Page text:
How it all started
It all started about 30 months back: On October 31st, 2014. I had a meeting with Prof. Luc Soete, rector magnificus of the University of Maastricht. And in that meeting I talked for the first time about my idea to create an institute in which academic research would lead to new approaches in the classical music practice.
Luc Soete was positive and so I was invited to have a follow-up meeting on January 7, 2015 with the President of the University of Maastricht, Prof. Martin Paul, a pharmacologist, who turned out to also be a classical music lover. Also Martin was enthusiastic and together we set out a road-map how to come to the launch of that very institute
The launch in April 2017
The Maastricht Centre for the Innovation of Classical Music (MCICM) has now been launched and the Centre will start its activities in the beginning of the year 2018.
Why we need that Centre
For me this feels like two times Christmas on the same day. It is a dream come true as I honestly feel that we need a place in the world where information about renewal of classical music practice comes together. I have the feeling that everyone’s view on initiatives for renewal of classical music practice is until today mostly accidental. Of course, we all have our networks and exchange views within that network. But most of the times we hit new initiatives purely by chance. That’s why a database in which existing research projects are collected and categorized are an essential part of the MCICM’s work.
Also I know from experience that it is hugely difficult for an orchestra to throw symphonic traditions overboard and try something completely new with an open mind. The setting with the South Netherlands Philharmonic as a laboratory actually allows that space that many orchestra’s don’t have at this point. The SNP is keen to discover new models and that is – in my opinion – a huge chance for the classical orchestra at large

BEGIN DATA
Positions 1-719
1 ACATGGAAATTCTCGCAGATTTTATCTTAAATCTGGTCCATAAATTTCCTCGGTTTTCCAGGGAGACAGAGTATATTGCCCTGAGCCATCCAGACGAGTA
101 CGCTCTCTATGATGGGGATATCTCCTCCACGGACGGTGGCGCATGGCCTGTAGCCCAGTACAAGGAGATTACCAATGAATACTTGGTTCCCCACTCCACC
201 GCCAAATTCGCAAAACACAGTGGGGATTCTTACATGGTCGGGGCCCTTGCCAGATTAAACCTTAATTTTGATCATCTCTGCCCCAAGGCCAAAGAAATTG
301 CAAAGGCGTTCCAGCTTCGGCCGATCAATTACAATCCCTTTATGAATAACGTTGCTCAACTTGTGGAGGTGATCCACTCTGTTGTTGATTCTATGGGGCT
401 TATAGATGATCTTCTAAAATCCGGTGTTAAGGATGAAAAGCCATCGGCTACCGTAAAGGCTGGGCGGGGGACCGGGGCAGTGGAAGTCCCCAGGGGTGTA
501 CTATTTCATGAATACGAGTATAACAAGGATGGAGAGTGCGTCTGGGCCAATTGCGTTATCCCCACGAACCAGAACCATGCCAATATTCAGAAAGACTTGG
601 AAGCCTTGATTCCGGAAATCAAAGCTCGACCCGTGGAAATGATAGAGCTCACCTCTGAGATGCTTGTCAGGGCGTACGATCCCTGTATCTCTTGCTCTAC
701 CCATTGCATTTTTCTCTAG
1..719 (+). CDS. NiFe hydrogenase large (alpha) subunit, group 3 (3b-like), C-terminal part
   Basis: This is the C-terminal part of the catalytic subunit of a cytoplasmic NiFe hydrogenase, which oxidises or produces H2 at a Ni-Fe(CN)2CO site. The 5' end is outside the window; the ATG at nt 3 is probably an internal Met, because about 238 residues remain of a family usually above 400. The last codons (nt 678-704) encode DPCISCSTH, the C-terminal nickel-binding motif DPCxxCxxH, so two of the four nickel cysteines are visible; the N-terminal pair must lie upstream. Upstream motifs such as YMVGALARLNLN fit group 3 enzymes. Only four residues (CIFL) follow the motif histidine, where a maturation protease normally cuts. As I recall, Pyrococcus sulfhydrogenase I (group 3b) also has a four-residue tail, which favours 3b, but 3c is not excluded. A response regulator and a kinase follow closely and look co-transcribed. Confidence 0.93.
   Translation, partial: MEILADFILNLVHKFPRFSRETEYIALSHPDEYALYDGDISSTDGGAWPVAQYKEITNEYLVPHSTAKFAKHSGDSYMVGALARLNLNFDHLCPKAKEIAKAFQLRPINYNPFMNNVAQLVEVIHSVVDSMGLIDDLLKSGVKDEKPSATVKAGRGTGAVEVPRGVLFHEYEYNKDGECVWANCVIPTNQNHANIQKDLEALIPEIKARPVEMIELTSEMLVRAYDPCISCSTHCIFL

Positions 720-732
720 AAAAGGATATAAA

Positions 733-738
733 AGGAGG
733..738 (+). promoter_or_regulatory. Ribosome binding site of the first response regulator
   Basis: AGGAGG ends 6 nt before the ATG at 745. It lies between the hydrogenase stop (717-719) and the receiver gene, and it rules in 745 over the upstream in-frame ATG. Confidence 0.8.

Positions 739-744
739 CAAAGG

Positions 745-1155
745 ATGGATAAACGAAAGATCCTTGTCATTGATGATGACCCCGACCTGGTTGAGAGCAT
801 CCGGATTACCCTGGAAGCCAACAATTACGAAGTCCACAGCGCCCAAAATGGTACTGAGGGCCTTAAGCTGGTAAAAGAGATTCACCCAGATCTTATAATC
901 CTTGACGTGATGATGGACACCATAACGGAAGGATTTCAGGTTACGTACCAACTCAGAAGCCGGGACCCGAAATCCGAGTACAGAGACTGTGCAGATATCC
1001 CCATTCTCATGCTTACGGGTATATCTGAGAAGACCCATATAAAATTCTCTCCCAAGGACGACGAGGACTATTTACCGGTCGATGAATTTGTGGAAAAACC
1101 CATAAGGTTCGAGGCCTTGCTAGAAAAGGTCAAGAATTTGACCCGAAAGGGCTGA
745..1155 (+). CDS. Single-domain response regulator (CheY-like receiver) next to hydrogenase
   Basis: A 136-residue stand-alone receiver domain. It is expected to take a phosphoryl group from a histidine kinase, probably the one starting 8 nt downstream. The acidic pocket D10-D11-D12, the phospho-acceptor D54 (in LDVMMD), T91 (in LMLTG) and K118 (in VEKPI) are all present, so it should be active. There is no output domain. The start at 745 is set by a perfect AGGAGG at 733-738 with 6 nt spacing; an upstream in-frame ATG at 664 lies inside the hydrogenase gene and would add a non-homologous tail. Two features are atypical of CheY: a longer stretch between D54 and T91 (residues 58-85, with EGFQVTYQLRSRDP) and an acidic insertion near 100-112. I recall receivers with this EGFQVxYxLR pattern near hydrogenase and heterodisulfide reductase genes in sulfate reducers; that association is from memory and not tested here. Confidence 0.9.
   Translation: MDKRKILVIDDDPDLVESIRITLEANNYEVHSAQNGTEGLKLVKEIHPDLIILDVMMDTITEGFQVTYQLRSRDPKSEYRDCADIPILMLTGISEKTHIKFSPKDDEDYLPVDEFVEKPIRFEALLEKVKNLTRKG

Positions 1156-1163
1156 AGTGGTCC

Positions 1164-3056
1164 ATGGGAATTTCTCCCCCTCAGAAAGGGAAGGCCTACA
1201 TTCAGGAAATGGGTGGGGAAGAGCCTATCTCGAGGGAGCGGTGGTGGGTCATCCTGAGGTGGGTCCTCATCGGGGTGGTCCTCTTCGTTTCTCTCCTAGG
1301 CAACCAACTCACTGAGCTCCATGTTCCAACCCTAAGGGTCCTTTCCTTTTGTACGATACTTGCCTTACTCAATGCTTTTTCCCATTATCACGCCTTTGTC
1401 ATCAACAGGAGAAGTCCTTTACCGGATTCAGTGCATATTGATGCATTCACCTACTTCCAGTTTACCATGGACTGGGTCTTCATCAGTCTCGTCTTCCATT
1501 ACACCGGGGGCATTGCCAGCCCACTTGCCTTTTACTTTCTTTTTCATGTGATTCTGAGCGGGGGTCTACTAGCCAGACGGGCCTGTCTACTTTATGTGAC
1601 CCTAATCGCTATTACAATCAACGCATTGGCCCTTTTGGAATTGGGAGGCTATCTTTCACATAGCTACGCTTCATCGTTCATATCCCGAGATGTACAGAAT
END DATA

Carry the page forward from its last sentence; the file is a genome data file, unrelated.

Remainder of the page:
Will the symphonic tradition have to go?
Very often I am asked that question. And I don’t think it has to go. I personally do not think that the formula of the orchestra performing in a concert-hall will actually be redundant in the next decades. On the contrary, I think that there will be even more need from the people to attend activities which allows them to be and discover themselves. However, I also think that the classical orchestra needs to widen his view of what it can actually do and provide for a rich cultural landscape in which classical music is again a relevant factor.What I try to achieve are alternative models to bring classical music and it’s central values to the societies around us.
The future vision of the MCICM
With the MCICM the symphonic music sector will get a new chance to broaden the range of activities. It can do so, because scientists with very different backgrounds will look at the symphony with a fresh view and with unorthodox approaches. The Centre can have quiet can impact in development of new models and also be a meeting point for those interested in the future of classical music.
And that’s why I am most grateful to the University of Maastricht and the Zuyd University of Applied Sciences, as well as or funding bodies, most prominently the Province of Limburg and the NWO for their support of the MCICM.
Finally, here is a short TV interview for those who speak Dutch.
I will report regularly about the development MCICM in this blog.
Stefan Rosu, April 19th, 2017